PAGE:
Priest bass Hermann Rieth
First naked virgin soprano Dorothea Förster-Georgi
Second naked virgin soprano Karla Maria Pfeffer-Düring
Third naked virgin alto Annemarie Tamm
Fourth naked virgin alto Charlotte Betcke
Man speaker
Six solo voices in the orchestra soprano, mezzo-soprano, altos,
tenor, baritone, bass
Dorothea Förster-Georgi, Maria Üger,
Ursula Zollenkopf, Hartwig Stuckmann,
Horst Sellentin, Ernst Max Lühr

Voice from the burning bush, 70 elders, beggars, several elderly persons, 12 tribal leaders, other naked persons, dancers and supernumeraries of all kinds

Numbered Scenes

Act I:
  • Scene 1 (The Calling of Moses): 'Einziger, ewiger, allgegenwärtiger'
  • Scene 2 (Moses meets Aaron in the Desert): 'Du Sohn meines Vaters'
  • Scene 3 (Moses and Aaron brought God's Word to the People): 'Ich hab' ihn gesehn'
  • Scene 4 (The Escape from Egypt): Bringt ihr Erhörung'

Act II:
  • Prelude (Waiting for Moses): 'Wo ist Moses?'
  • Scene 1 (Aaron and the 70 Elders Stand in front of the Mountain of Revelation): 'Vierzig Tage liegen wir nun schon hier!'
  • Scene 2 (The Impatient People): 'Wo ist Moses?'
  • Scene 3 (Dance round the Golden Calf): 'Dieses Bild bezeugt'
  • Scene 4 (Moses descends from the Mountain): 'Moses steigt vom Berg herab'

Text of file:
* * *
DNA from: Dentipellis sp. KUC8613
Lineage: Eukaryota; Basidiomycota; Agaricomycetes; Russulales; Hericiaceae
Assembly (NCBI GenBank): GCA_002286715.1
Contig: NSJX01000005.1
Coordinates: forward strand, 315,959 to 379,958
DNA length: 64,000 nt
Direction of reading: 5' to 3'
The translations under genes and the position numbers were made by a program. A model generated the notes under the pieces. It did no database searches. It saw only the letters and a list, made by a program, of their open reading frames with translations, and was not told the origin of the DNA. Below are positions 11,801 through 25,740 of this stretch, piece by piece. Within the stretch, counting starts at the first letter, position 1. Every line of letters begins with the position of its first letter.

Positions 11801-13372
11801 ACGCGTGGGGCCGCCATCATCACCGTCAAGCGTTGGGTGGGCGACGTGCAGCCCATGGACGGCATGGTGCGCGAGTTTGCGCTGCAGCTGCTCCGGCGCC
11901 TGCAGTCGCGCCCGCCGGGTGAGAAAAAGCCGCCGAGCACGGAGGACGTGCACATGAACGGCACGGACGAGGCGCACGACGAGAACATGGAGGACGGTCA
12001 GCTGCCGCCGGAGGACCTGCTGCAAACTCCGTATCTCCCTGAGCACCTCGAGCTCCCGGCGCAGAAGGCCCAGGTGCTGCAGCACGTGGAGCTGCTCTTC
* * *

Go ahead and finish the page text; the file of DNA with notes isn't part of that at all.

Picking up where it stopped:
• Scene 5 (Moses denounces Aaron): 'Aron, was hast du getan?'

Act III (Late in Schoenberg's life, the third act is unfinished as said above. It has only one scene.)
  • Scene 1 (Aaron's Demise)


: 3 flutes (2nd and 3rd doubling on piccolo)
: 3 oboes
: English horn
: 3 clarinets (3rd doubling on sopranino clarinet)
: bass clarinet
: 3 bassoons (3rd doubling on contrabassoon)
: 4 horns
: 3 trumpets
: 3 trombones
: bass tuba
: timpani
: glockenspiel
: xylophone
: flexatone
: bells in A, B flat, f and c'
: bass drum
: cymbals
: tam-tam
: gong
: big tenor drum
: small drum
: tambourine
: ratchet
: bells of undefined pitch
: 2 mandolins, celesta, piano, harp, strings
: English horn
: horn
: 2 trumpets
: 2 trombones
: 2 mandolins
: 2 guitars (T. 929-957)
: bass drum - more thuds
: cymbals
: sleigh bells
: gongs in various pitches (T. 1084-1098 and T. 1102-1127)
: 3 clarinets, 3 horns or 3 bassoons (T. 1082-1128)
Behind the stage:
: piccolo, flute, clarinet, trombone, timpani, xylophone, 2-4 mandolins, piano (T. 1084-1098 and T. 1102-1109)

Selected recordings


External links